Yesterday (Saturday) saw us having a tasty roadside dinner of Spag Bol in Ravensthorpe. For about 20 mins, all 11 of us were in the one spot. With the constant moving and switching of riders, crew and bikes in and out of the different vehicles, I'm surprised we haven't left anyone on the side of the road (though it's only Day 2)! On that, a few of us have been guilty of leaving a blanket, pillow, hoodie or cycling shoes in the wrong place. I think we'll have ourselves sorted in a week.
By 2am Sunday morning, all 4 riders had done 2 x shifts each. El and Kelvin headed out after dinner, punching through the night to join the newly relocated base camp in Dalyup. The night rides are tough, lonely and quite different to how you would normally ride at home or train for an event. I hope our offers of chocolates, bananas, home baked goodies (thanks Jill!) and boiled eggs on the side of the road, are a welcome sight to the riders.
Last night was my first stint in home-base. After the dinner, El and Kelvin went riding, supported by Laith, Sarah and Hedgy. That left the 'media crew' Sammy and Alex along with Dan, Reid, Andy and I to wash-up, pack-up, load the vehicles and drive 150km up the road to Dalyup. We found a road-side pull in bay and quickly unpacked the camp at about 10pm. We opted for stretcher beds under the gazebos. It was a clear (and cold) sky, offering magnificent views of the starry blanket above.
When the riders hit camp at 2am, we woke up, had a quick 'breaky' (if that's what you call a meal at 2am) of leftover mince jaffles and got Reid moving for the pre-dawn shift this Sunday morning. Andy took the mid morning shift binging us into Norseman. We regrouped at the Norseman roadhouse for showers, food, internet and sleep (in shifts).
I think each stage of the ride has it's positives and negatives, day rides suit most, though some enjoy the nights to clear the head. I was chatting to Reid over lunch, his 2-6am ride this morning was tough. He tweeted:
"Seriously considered giving up #cycling this morning! #fixies + #hills + #headwinds = dumb idea"
I think he's in a better place now, after a shower, coffee and time to sleep, but he looked pretty done-in when he hoped off the bike this morning.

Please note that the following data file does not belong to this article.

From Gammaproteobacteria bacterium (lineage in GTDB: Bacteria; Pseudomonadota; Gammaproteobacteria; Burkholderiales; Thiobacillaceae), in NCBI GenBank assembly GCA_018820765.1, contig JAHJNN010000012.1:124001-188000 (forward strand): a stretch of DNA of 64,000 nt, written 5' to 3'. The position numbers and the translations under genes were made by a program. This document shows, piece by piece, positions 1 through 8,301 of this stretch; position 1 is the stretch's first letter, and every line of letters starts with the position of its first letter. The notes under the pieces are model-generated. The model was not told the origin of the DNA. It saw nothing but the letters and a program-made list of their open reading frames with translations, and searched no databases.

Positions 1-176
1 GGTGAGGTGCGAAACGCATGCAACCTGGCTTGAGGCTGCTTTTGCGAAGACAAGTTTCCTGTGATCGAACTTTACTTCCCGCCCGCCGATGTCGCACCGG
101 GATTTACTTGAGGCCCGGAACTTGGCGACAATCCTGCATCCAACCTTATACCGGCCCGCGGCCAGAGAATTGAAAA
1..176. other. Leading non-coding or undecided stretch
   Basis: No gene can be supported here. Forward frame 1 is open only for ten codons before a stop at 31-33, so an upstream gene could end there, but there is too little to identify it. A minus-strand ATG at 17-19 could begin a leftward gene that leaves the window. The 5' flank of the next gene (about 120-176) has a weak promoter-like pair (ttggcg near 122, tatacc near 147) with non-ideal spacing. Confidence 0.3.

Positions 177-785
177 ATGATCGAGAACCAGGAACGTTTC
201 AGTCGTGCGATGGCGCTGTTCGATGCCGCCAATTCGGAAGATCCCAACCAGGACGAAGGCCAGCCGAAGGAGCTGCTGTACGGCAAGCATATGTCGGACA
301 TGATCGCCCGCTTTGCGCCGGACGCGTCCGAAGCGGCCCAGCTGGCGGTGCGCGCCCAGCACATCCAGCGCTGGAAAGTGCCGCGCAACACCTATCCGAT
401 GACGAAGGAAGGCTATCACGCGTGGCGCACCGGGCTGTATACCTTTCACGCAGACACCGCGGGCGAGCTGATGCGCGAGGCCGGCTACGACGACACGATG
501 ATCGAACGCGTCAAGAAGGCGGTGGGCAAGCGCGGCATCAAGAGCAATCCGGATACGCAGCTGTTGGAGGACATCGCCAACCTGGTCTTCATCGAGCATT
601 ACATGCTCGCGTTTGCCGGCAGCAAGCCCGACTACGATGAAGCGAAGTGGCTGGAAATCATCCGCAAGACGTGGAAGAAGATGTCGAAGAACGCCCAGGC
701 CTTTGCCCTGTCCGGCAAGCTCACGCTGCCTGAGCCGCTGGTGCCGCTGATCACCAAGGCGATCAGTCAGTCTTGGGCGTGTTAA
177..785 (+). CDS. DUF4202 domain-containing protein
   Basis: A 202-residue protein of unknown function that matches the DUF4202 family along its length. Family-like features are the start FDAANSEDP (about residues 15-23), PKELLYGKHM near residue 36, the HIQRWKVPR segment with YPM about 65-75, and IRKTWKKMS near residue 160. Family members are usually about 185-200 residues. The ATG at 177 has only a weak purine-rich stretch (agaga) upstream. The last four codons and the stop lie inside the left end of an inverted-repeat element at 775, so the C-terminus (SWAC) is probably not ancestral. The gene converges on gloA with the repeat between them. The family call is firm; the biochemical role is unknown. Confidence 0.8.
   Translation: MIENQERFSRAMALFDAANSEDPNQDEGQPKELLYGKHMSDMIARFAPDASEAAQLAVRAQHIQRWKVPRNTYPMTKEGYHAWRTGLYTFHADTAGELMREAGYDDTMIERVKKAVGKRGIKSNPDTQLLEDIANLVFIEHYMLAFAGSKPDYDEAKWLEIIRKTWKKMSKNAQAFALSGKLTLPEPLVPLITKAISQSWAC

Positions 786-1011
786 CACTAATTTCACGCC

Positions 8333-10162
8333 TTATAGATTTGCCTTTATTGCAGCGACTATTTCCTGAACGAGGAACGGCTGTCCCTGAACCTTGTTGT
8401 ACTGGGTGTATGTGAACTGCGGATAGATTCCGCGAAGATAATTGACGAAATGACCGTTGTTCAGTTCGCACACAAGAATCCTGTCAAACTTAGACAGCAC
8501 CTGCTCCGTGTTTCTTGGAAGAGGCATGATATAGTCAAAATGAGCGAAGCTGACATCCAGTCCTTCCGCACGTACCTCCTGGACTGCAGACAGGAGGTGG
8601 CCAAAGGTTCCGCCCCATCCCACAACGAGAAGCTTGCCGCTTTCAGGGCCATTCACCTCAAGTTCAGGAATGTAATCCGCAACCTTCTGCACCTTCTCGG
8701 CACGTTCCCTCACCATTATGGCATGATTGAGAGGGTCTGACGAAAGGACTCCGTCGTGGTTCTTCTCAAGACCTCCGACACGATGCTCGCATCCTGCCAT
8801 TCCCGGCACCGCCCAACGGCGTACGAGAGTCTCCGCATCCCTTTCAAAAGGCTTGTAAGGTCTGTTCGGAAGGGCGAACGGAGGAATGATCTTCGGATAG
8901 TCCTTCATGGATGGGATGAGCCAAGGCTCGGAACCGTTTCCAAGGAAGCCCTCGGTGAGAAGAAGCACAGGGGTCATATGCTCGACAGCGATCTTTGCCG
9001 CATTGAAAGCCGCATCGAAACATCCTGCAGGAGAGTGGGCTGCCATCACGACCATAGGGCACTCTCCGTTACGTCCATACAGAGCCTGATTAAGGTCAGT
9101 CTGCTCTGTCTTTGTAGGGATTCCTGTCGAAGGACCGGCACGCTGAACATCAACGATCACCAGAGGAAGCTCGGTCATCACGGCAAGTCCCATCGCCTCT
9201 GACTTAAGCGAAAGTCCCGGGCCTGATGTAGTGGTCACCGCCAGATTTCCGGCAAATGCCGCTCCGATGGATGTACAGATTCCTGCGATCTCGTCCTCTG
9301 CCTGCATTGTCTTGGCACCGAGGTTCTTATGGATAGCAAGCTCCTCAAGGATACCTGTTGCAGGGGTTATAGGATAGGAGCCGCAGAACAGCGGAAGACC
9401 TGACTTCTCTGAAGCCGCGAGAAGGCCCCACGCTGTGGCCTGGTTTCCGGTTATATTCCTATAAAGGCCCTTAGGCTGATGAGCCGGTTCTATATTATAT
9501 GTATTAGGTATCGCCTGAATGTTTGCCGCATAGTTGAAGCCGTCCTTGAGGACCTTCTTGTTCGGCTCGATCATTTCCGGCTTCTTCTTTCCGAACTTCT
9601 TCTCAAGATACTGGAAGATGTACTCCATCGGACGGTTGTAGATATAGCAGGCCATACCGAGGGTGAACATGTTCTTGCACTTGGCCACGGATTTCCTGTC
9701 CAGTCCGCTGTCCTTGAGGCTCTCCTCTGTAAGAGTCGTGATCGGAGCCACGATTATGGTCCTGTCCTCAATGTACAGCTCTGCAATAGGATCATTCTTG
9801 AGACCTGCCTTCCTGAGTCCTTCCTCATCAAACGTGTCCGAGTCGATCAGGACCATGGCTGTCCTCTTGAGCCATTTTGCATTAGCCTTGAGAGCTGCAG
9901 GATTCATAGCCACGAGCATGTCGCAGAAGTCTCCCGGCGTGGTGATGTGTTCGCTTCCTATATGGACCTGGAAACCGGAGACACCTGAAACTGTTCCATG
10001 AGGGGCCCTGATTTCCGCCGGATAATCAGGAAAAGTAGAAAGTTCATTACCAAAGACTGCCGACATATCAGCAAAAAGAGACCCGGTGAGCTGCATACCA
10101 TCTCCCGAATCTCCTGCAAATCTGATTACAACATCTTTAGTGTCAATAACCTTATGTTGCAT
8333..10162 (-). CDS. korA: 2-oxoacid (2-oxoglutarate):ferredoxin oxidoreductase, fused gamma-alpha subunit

After the luxury of a hot shower (I feel human again), we shot off east from Norseman, to catch up with El who pumped out a snappy 100km. She had a decent tailwind/crosswind, and was going strong. El handed the GPS tracker over to Kelvin, along with some tips about bike control in the pull of the big trucks.
What I find inspiring is that although Reid felt like giving up on cycling this morning, he fronted up some 10 hours later, to take his next turn and commit to the team goal. In a similar theme to yesterday's blog, there's a a strong sense of shared community and sharing the burden to achieve the goal. Unfortunately as people, we are often inherently selfish... What would be best for me? What do I deserve? How can I maximise my comfort...? A true team spirit develops when we put aside our wants and needs to focus on the bigger picture and give generously of ourselves, for the sake of others. I trust that we will witness examples of this not just among the crew and riders over the week, but also in our families, workplaces and wider networks.
If you're new to the Eagles Wings family (as I like to call it), let me expand on the three key words that define our vision - hope, generosity, adventure. In reverse order...
ADVENTURE is a big part of what this week's event is about. Big, challenging events (particularly cycling) have been a part of EW's style of fundraising and engagement for many years.
GENEROSITY refers to a heart attitude, that we want to see grow in Australia. We believe that being generous is a good thing. With our time, our money, our resources, etc.
HOPE is what we aim to grow in the students and wider community in Zambia. The hope of a brighter future through education and further opportunities.
Will you join us in our vision?
HOPE | GENEROSITY | ADVENTURE
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